„Loud Quitting“ is the counterpart to the current trend of „Quiet Quitting“. Loud Quitting“ involves letting superiors and colleagues know what is bothering you in your current job. The goal here is not to quit immediately, but rather to demand the things you need to be happy again. If the requests are not met by the employer, one draws the appropriate consequence and quits.
What is the difference between „Loud Quitting“ and „Quiet Quitting“?
With „quiet quitting“, employees do not directly express their displeasure about the current working conditions. Instead, they perform only the absolute minimum amount of work in their day-to-day work that is specified in their contract. So it’s often a silent form of protest against the voluntary extra work that employers often expect employees to do. Many people also use „Quiet Quitting“ as a form of self-protection, for example, when they have already internally quit and are looking for new employment, but have not yet officially submitted their resignation.
Does „Loud Quitting“ work?
In many cases, „Loud Quitting“ can definitely achieve the desired changes. In any case, it is important to communicate openly with your employer or superiors if you are dissatisfied with something. This is the only way to work out solutions together. It can become difficult if one uses the termination almost as a form of blackmail or threat to enforce wishes or needs. Here it can happen that the plan does not work out and one is simply asked to resign and look for another job.
So you shouldn’t count on „Loud Quitting“ to get what you want. In the worst case scenario, you threaten to quit, which you don’t end up following through with, and you risk bad vibes at work. Doing so would only exacerbate what was already a less than ideal situation and risk further psychological distress.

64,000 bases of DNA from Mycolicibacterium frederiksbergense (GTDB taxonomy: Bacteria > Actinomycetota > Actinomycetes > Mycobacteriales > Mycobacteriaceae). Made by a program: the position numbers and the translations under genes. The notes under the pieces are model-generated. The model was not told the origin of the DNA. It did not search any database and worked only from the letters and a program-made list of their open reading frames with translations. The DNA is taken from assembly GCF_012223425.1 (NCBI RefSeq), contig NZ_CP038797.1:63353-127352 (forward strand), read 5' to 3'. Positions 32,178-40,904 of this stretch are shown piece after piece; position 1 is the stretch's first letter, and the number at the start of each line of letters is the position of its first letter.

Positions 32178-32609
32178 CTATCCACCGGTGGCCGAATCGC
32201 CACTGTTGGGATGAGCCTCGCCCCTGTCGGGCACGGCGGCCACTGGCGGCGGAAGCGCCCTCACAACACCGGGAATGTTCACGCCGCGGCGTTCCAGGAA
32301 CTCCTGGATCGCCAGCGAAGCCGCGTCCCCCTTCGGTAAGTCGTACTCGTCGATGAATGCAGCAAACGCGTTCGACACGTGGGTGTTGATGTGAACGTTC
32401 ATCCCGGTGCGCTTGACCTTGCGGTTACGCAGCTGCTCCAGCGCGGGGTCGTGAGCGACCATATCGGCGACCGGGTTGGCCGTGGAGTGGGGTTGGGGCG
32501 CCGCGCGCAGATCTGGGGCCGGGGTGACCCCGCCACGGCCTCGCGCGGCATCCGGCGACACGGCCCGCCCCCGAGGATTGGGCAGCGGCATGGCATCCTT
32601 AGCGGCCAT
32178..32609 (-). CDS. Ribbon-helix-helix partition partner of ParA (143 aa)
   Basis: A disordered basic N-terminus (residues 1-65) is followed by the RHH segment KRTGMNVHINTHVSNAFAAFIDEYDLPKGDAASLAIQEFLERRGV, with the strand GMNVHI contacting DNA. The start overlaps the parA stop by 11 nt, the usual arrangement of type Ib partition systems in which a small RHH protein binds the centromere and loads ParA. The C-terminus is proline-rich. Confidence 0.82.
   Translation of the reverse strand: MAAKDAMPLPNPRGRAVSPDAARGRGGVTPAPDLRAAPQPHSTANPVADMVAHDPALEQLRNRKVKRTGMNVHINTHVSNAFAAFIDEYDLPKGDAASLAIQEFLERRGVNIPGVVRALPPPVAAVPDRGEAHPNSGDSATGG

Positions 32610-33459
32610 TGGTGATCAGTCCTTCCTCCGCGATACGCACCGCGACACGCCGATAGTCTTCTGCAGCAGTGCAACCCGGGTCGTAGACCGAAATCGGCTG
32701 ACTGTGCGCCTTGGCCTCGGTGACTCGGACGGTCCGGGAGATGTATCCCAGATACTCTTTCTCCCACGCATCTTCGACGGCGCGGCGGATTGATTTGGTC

Some people also go into negotiations claiming to already have an offer that meets all the conditions they are currently demanding from their employer. In the best case, this is true and works out and you keep your current job on the same terms you would have negotiated in your next job.
In the worst case, there is no offer and the current employer does not acquiesce to the negotiation requests. Here, you must then either call the bluff – which is extremely unpleasant – or go through with the plan, quit, and hope you find a new job quickly enough.
How should you approach „Loud Quitting“?
To be as successful as possible in getting your job needs met or improving your current conditions, you shouldn’t just rush out and make demands. It’s better to take a close look beforehand at how things are communicated within the company and whether supervisors or employers are even open to such conversations. If this is not the case, you can usually save yourself the mental work and may be better off with „quiet quitting.“
It is also advisable not to talk about the plans in front of work colleagues or to vent your displeasure too often. It can always happen that colleagues talk to superiors about their own plans. This greatly reduces the chances of success of the „quiet quitting“ strategy.
Open communication with superiors is in most cases the right way to make a decision for or against quitting. This is because even if the superiors are not open to a discussion, one has received a clear answer.